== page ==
Most firearm deaths are suicides, not homicides, according to the 2015 Annual Review of Public Health.
Suicides accounted on average for 60.5 percent of firearm deaths over the decade ending in 2012, a university report says.
In the United States, “The mortality rate from firearm violence has remained essentially unchanged since just before the turn of the 21st century,” wrote Professor Garen J. Wintemute of the University of California at Davis’ Violence Prevention Research Program.
Since 2006, firearm homicides have decreased, but firearm suicides have increased by a like amount, he said.
“Alcohol and controlled substance abuse are important predictors of future risk for violence, including firearm violence, whether directed at others or at oneself and whether or not mental illness is also present,” Wintemute wrote.
The review, titled “The Epidemiology of Firearm Violence in the 21st Century United States,” presents the following data:
In 2012, there were 32,288 deaths from firearm violence: 11,622 homicides and 20,666 suicides.
“Firearm violence is among the leading
causes of death for teenagers and young adults”
The societal costs of firearm suicides and homicides were about $164.6 billion in 2010, roughly 1.1 percent of the U.S. gross domestic product that year.
During the decade ending in 2012, there were on average 82.3 deaths from firearm violence every day: 32.5 homicides and 49.8 suicides.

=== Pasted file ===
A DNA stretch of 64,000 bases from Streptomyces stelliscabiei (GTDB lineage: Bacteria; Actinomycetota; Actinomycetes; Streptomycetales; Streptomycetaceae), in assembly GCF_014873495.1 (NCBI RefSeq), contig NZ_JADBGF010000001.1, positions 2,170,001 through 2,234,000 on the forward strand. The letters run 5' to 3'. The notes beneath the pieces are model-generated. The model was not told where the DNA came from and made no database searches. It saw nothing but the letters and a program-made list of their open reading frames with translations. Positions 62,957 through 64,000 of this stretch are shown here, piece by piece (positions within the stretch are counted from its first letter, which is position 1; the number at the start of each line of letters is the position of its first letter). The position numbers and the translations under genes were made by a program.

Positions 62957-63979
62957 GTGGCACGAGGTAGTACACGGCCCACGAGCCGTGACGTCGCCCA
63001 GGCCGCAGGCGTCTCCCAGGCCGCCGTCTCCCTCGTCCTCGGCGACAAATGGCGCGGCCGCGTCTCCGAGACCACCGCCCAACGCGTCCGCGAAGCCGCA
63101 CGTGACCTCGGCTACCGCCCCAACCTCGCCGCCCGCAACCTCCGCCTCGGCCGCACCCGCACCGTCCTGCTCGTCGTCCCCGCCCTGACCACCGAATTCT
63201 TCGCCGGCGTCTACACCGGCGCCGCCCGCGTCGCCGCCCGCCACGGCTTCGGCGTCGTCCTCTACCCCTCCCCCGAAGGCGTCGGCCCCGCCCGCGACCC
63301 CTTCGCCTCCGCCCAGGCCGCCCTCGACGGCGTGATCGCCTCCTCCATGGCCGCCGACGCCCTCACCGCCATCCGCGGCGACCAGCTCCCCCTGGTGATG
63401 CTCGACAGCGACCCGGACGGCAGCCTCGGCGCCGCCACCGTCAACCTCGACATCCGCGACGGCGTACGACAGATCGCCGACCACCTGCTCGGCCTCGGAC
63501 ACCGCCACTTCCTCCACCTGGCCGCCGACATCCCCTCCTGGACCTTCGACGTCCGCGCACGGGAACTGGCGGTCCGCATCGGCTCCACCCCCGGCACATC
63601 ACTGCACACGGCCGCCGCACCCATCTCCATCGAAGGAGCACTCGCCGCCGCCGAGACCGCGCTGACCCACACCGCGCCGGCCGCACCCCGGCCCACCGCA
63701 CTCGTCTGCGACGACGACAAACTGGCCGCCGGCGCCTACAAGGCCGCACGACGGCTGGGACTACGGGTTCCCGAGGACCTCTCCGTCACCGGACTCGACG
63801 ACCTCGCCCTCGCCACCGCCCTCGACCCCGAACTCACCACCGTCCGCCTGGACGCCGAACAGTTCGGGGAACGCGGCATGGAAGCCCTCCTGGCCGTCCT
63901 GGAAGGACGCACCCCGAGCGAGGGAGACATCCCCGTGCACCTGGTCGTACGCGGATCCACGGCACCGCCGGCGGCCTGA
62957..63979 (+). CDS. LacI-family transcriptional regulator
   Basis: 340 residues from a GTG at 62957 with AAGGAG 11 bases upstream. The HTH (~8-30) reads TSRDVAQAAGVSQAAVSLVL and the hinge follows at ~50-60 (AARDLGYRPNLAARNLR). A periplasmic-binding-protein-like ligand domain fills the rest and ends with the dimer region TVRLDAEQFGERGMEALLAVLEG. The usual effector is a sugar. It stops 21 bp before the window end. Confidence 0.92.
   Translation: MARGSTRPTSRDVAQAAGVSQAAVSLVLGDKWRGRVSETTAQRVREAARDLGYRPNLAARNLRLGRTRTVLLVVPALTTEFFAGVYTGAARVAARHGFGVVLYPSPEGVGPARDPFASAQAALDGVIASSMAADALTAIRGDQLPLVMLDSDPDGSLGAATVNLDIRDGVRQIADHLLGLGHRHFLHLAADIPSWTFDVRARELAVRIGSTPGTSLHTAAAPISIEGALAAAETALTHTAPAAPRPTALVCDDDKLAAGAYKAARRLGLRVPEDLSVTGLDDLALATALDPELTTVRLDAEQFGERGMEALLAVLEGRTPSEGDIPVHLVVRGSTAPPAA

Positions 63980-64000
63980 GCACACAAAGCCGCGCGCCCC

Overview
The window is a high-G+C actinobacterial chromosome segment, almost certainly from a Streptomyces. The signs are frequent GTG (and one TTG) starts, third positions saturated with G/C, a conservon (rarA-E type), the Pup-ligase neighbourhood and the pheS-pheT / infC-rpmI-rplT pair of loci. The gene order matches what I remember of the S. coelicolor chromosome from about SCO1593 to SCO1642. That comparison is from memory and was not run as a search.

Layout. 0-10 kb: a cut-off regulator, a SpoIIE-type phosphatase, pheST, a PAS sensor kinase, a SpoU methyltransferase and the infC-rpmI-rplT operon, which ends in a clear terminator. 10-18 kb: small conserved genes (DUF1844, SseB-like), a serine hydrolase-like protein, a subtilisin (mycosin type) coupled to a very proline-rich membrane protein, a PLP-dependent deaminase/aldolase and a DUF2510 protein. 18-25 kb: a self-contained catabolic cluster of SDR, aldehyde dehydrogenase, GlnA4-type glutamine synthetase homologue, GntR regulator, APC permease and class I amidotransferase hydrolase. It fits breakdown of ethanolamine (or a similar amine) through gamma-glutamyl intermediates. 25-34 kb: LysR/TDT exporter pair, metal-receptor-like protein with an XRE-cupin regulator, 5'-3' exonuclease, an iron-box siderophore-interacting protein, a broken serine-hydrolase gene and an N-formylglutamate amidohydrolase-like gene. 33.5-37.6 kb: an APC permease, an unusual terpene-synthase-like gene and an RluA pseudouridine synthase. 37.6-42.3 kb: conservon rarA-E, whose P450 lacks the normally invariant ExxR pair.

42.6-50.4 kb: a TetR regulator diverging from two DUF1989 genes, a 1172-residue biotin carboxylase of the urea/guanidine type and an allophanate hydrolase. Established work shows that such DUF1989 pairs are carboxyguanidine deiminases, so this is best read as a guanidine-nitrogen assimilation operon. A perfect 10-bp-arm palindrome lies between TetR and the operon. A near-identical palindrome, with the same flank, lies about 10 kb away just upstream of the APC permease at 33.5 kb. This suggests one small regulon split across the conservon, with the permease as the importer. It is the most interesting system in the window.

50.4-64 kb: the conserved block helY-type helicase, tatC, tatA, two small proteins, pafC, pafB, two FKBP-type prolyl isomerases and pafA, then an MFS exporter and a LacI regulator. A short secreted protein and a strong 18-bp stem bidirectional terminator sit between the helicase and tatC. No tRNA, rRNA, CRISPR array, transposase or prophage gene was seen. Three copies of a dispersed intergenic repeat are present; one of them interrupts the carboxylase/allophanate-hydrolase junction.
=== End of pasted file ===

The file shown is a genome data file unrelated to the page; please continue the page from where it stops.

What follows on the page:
Mass public killings accounted for a very small percentage of deaths from firearm violence. The four high-fatality events in this century resulted in 84 homicides.
Firearm ownership is probably the most widespread factor associated with risk of death from firearm violence.
Compared with other industrialized nations, the United States has uniquely high mortality rates from firearm homicide and suicide.
Contrary to popular belief, mental illness by itself is not a leading contributor to interpersonal firearm violence, though depression is a major factor for firearm suicide.
Firearm violence is among the leading causes of death for teenagers and young adults.
Firearm homicides are concentrated among Black males through much of the life span. Firearm suicides, on the other hand, are concentrated among White males, increasing sharply after age 70.
The mortality rates from firearm violence varied greatly among the states, with essentially no correlation between the rates of homicide and suicide.
The Centers for Disease Control and Prevention now treats firearm-related deaths and injuries as a public health problem; it collects such data and publishes them via its Web-based Injury Statistics Query and Reporting System.